June 14, 2022

Adequate Housing Can Sustain Culture and Address Homelessness

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By: Nora Sovo

Underlying housing disparities have impacted tribal communities across the nation, leading to high rates of homelessness, displacement and generational divides. The U.S. Department of Housing and Urban Development reported that Native Americans are overrepresented in the national homeless population. While homelessness in the tribal context often refers to living with family or friends instead of living on the street, it is one of the root causes of overcrowded living conditions.

Poor living conditions can increase the likelihood of tribal members moving away from their tribal communities in search of adequate housing. Since many tribal nations lack the necessary resources to prevent this from occurring due to limited funding, it poses a great risk to their culture’s strength and longevity between generations.

To break the cycle of housing instability, homelessness and culture gaps, adequate housing and supportive resources hold the key. The Comanche Nation Housing Authority (CNHA) has recognized this growing issue and has strategically implemented several programs to prioritize Elders and assist enrolled members with housing.

CNHA offers assistance through its rental program, student housing program, homeownership lease purchase program, home improvement program, elder home rehabilitation program, elder outreach program and down payment and closing cost grant program.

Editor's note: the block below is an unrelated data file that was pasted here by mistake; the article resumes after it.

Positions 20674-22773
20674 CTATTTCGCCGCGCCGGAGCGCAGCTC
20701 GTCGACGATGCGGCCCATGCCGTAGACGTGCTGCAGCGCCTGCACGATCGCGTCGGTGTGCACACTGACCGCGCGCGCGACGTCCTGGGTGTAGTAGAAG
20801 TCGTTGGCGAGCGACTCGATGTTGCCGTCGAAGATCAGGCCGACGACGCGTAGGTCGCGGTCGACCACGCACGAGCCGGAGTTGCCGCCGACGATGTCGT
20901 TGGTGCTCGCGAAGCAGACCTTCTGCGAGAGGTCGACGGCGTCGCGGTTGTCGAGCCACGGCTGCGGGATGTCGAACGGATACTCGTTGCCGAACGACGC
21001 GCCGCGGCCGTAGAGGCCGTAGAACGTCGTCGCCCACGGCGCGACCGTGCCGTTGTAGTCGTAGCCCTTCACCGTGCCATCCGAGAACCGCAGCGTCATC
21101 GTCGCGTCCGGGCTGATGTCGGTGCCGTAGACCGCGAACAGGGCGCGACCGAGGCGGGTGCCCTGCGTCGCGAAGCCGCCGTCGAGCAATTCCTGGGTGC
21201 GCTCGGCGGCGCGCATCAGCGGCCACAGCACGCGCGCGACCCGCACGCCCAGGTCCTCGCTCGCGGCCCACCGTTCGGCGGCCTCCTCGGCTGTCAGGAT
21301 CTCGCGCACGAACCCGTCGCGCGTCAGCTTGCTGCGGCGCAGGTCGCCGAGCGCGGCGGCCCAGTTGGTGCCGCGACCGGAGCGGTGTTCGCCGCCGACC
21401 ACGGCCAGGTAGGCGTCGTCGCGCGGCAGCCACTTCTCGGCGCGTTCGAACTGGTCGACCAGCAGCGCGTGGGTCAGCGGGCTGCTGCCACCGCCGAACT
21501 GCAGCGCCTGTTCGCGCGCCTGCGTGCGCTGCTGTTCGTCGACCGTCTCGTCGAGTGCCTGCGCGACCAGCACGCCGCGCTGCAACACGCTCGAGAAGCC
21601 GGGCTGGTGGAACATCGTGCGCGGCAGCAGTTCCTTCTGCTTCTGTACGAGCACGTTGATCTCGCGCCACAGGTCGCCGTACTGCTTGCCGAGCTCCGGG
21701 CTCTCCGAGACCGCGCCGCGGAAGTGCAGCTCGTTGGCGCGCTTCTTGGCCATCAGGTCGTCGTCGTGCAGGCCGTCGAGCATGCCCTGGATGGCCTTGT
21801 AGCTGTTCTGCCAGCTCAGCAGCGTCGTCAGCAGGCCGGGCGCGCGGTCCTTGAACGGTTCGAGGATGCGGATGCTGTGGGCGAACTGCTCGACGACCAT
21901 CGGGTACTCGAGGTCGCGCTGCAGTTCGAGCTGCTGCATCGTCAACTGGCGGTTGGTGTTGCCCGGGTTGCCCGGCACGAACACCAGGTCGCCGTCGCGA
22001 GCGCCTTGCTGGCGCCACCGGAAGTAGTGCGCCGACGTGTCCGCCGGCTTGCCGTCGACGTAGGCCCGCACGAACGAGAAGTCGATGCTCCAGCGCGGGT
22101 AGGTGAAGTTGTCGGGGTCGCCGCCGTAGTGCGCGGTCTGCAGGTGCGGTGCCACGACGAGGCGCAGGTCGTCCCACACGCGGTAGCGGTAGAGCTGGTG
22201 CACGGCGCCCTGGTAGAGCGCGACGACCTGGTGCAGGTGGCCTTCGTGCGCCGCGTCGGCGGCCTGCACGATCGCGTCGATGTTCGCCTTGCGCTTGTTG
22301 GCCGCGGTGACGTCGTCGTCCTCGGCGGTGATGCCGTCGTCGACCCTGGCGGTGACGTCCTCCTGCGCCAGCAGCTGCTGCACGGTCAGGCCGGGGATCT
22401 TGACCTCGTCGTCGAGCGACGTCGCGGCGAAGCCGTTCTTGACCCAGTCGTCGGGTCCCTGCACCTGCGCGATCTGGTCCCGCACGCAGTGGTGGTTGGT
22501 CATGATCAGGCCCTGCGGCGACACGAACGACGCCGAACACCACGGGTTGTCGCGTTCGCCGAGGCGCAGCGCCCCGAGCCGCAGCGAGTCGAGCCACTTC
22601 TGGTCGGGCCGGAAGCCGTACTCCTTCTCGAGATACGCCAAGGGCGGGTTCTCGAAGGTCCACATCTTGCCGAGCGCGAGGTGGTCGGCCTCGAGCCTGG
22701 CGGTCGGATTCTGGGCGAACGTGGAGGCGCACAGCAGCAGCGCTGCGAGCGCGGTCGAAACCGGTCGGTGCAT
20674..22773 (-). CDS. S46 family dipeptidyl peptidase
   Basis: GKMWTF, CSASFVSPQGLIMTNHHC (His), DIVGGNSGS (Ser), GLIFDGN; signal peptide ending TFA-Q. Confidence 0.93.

“Housing affects many aspects of life. If we can improve housing for our tribal members, we can help them improve their overall quality of life,” said Russell Sossamon, executive director of CNHA. “The majority of our programs are in place to combat homelessness, displacement and overcrowding. Our team is focused on strengthening our community through housing assistance to promote longevity for generations to come.”

Serving more than 2,000 Comanche Nation members last year, one recipient credits CNHA’s student program for helping him through his journey with homelessness. “CNHA not only supported me through college, but they helped me get on my feet at a time where I was homeless, staying on friends’ couches and struggling to figure things out,” said Major Pewenofkit.

Since the majority of our programs are dependent upon funding, we strive to prioritize the programs that serve those with the greatest needs and benefit the community as a whole, specifically our Elder programs. “Prioritizing Elders is one of the greatest ways to directly strengthen our culture and ensure persistency,” said Sossamon.

Last year, the Elder programs reached a record amount of tribal members, supporting more than 1,400 Elders. “Our housing authority has made my house truly feel like home. Knowing that I have a safe roof over my head and access to reliable resources, gives me the assurance I need to focus on other areas of life,” said an Elder of Comanche Nation and previous recipient of CNHA’s Elder Program.

As servants to the Comanche Nation, CNHA’s initiatives seek to better the lives of fellow tribal members and address the issues that pose the greatest threat to the community. We currently serve seven counties, including Caddo, Comanche, Cotton, Kiowa, Tillman for federal grant programs and in Stephens and Grady for the elder and home improvement programs.

To learn more about CNHA’s housing initiatives, call 580-357-4956 or visit www.comanchehousing.com.